- Research revealed that a happy marriage protects mental health.
- Britain’s Queen Elizabeth’s 73-year marriage is an example of the great mental health benefits of marriage.
The passing of the World’s longest reigning monarch, Queen Elizabeth II, feels like the end of an era. While her biggest legacy happens to be her 70-year-old reign, Queen Elizabeth’s 73-year marriage to Prince Philip, The Duke of Edinburgh, has been considered the stuff of fairytales.
The Queen went on to describe him as his “strength and stay” and the lengthy tenure of the marriage not only gave her the stable image of a married public woman but also ensured a successful partnership throughout the longest reign in British history.
The Case For Marriage
Marriage is a timeless institution but it has been subjected to much debate over the years. While physical harm, mental health issues and divorce related to the institution have come under intense scrutiny and criticism—much research has highlighted the mental and physical health advantages of marriage.
In fact, Queen Elizabeth II’s 73-year marriage illustrates the enduring values and benefits of marital companionship that span a lifetime.
Marriage Benefits Physical Health
Research shows that marriage impacts life expectancy, by encouraging sound health behaviors like adequate exercise, good sleep, a nutritious diet, and satisfying social life. A happy marriage reduces risks of physical health conditions such as:
- Cardiovascular diseases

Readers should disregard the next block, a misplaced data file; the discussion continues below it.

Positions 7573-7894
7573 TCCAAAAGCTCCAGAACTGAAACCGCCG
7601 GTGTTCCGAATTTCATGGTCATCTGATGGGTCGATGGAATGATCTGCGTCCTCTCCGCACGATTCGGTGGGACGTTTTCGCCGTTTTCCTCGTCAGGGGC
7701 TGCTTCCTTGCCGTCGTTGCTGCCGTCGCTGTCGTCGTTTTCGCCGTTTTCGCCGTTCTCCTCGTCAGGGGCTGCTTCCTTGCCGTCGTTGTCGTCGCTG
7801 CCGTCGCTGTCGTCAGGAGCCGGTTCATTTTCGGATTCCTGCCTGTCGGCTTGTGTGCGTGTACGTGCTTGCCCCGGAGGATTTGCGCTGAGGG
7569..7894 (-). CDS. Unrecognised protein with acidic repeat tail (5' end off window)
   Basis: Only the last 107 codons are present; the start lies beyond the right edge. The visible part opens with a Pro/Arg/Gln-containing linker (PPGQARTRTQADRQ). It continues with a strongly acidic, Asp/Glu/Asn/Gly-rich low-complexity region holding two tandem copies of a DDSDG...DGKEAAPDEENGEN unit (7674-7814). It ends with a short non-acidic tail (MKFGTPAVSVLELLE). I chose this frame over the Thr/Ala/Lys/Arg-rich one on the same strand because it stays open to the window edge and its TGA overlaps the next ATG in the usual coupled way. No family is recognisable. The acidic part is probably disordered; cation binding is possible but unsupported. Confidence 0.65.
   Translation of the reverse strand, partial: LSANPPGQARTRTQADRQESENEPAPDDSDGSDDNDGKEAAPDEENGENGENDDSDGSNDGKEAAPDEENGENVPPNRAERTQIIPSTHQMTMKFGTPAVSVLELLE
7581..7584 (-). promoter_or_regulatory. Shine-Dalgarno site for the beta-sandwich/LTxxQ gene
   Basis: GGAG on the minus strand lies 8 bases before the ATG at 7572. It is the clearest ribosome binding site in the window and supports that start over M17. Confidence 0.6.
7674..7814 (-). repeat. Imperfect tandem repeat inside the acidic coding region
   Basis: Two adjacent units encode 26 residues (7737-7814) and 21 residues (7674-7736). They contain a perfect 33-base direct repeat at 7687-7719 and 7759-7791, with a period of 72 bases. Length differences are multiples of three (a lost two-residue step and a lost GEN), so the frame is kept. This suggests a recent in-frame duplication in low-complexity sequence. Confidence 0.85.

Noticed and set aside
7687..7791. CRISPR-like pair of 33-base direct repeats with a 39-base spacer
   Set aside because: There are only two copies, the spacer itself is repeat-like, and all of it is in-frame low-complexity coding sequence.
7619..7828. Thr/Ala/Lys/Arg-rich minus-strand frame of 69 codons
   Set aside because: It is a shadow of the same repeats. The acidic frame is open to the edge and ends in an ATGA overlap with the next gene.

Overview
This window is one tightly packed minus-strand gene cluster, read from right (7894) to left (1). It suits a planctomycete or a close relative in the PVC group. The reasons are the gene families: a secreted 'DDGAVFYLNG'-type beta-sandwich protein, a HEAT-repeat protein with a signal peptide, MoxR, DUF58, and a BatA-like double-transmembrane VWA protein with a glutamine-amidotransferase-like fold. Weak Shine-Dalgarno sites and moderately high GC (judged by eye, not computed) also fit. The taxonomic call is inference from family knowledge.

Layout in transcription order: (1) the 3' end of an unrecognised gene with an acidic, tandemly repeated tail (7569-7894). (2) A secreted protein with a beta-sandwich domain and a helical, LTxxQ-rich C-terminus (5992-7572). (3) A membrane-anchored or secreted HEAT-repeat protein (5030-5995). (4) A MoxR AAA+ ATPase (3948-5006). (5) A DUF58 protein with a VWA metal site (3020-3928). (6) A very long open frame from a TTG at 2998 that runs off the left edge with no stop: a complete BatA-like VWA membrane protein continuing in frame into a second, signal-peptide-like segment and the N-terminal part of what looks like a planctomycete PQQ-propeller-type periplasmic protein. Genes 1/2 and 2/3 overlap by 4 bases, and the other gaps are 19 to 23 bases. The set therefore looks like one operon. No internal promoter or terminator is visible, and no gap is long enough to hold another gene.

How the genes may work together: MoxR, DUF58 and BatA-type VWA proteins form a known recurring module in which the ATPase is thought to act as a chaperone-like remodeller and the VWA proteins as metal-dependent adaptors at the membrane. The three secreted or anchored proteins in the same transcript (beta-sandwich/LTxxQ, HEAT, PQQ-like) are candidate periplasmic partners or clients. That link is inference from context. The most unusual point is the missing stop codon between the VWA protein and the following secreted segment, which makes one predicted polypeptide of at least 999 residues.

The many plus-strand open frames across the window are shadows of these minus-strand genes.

- Coronary diseases
- Chronic inflammation
- Immune system dysregulation
Marriage Protects Mental Health
A happy marriage and mental health go a long way. Studies show that marriage affects psychological health significantly—enhancing mental resources like self-confidence, self-efficacy, and self-regulation. Enjoying marital happiness and satisfaction can safeguard you against several forms of mental illness, including:
- Mood disorders
- Social withdrawal
- Substance abuse
- Self-harm and suicide
On the other hand, marital distress and dissatisfaction have a bidirectional connection with mental health. For instance, marital conflict doubly increases the susceptibility to depression.
Depressive behavior such as clinginess, seeking excessive reassurance and support, or withdrawal can trigger spousal criticism and rejection. This would eventually serve to worsen the existing mental health symptoms and further sour the relationship.
Protecting Mental Health Within A Marriage
A happy marriage is central to enjoying the health benefits linked to the institution of marriage. Moreover, marriage may protect against mental illness only when both the intimate partners are happy and flourishing. However, protecting mental health within a marriage, of both oneself and the spouse, involves sincere effort and hard work.
Respecting each other, honoring personal and professional boundaries, understanding and reciprocating each other’s “love languages” and spending quality time together involve baby steps toward a successful, long-term marriage. Indeed, the cornerstone saying in marital vows “in sickness and health” runs true!
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